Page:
Suicide Prevention & Awareness

Massachusetts National Guard augments training center at multinational exercise

HOHENFELS, Germany -- Soldiers from the Massachusetts National Guard are using their skills and experience at a large-scale multinational exercise here at the Joint Multinational Readiness Center.


The National Guard Soldiers are part of exercise Saber Junction 15, augmenting JMRC's full-time force of observers-coaches-trainers, a role that allows them to share their knowledge with leadership from partner countries.


JMRC's observers-coaches-trainer teams, known as OCTs, conceptualize, administer and monitor the bulk of the training at the JMRC. But the National Guard unit is beefing up JMRC's efforts.


"Building partnerships is important," said Staff Sgt. Ryan Washington, fire support noncommissioned officer for the 1st Battalion, 181st Infantry Regiment in Worcester, Massachusetts. "With the current military climate, it is important to build relationships and partner with our NATO allies."


Saber Junction 15 is a multinational interoperability exercise at JMRC with 4,700 service members from 17 countries training to increase efficiency and build long-lasting relationships.


The exercise has been an opportunity for units to maneuver about a realistic battlefield while facing resistance similar to what they would encounter in a real battle. As an OCT, the Soldiers provided guidance to the units who were actively moving on the battlefield. From the beginning stages of delivering an operation order to the ending after action review, the OCTs provided insight on possible changes to increase proficiency and decrease hazards on the battlefield.


"Seeing units overcome problems and working alongside them to improve their tactics is the biggest advantage," Washington said. "It all comes down to simply helping a brother in another military. We are building friendships."


Beyond the coaching experience, the Soldiers appreciated the opportunity to work alongside other nations and embraced the chance to learn from new cultures.


"Anytime a unit gets the chance to work with units outside the state, it is beneficial," Washington said. "We learn something new, and it will improve our unit and make us that much better."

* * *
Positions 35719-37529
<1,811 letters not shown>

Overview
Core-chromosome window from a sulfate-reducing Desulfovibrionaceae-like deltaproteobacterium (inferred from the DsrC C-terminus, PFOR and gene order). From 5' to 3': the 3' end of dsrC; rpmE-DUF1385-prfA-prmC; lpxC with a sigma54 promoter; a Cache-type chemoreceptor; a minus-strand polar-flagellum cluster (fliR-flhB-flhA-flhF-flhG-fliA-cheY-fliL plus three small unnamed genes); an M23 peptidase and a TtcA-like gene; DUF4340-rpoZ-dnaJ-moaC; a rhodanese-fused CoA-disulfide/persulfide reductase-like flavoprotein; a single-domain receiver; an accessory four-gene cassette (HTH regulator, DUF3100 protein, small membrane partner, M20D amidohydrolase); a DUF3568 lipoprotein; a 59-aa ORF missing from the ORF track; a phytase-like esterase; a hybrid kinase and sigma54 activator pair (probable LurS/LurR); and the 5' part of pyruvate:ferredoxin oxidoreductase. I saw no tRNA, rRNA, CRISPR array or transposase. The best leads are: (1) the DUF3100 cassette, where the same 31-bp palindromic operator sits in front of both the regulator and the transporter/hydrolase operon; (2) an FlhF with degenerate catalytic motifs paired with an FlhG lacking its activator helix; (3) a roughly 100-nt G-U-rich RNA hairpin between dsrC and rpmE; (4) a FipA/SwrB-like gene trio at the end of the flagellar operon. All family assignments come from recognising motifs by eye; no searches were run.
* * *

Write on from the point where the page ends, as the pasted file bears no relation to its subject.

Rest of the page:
Working with other nations is not always easy, however. Many of the multinational soldiers spoke little English, making it more difficult to communicate effectively.


"This environment forces us to learn to work with language barriers and find ways to overcome the barriers," said Staff Sgt. Armand Hunter, with headquarters of the 101st Field Artillery Regiment in Brockton, Massachusetts. "We have to get creative about getting our point across."


Despite any challenges that working with Soldiers from another cultural background may have caused, Soldiers still built a trusting relationship with their multinational partners.


"Being here has opened my eyes to the capabilities our partners have and makes me feel confident about working with them in a real-world mission," Hunter said.


As the exercise continued, the OCTs provided feedback on how the units have progressed during the battle simulation.


"Everybody is here to learn," Washington said. "We get to make the mistakes here so we don't make them downrange."


The opportunity to train at JMRC is one the Soldiers found invaluable.


"We have built relationships that are more than just training relationships," said Capt. Matthew Tina with the 1-181st IN. "We are sharing experiences we wouldn't get anywhere else."


In addition to the 1-181st IN and the 101st FA, the 2nd Battalion, 181st Infantry Regiment and the 101st Engineer Battalion worked as OCTs at Saber Junction 15.


"The military works on a global stage," Tina said. "It is important now more than ever to build bonds with allies."



Charlie Baker

Governor of Massachusetts

Major General
Gary Keefe

The Adjutant General

Command Sergeant Major
Carlos Ramos Rivera

State Command Sergeant Major


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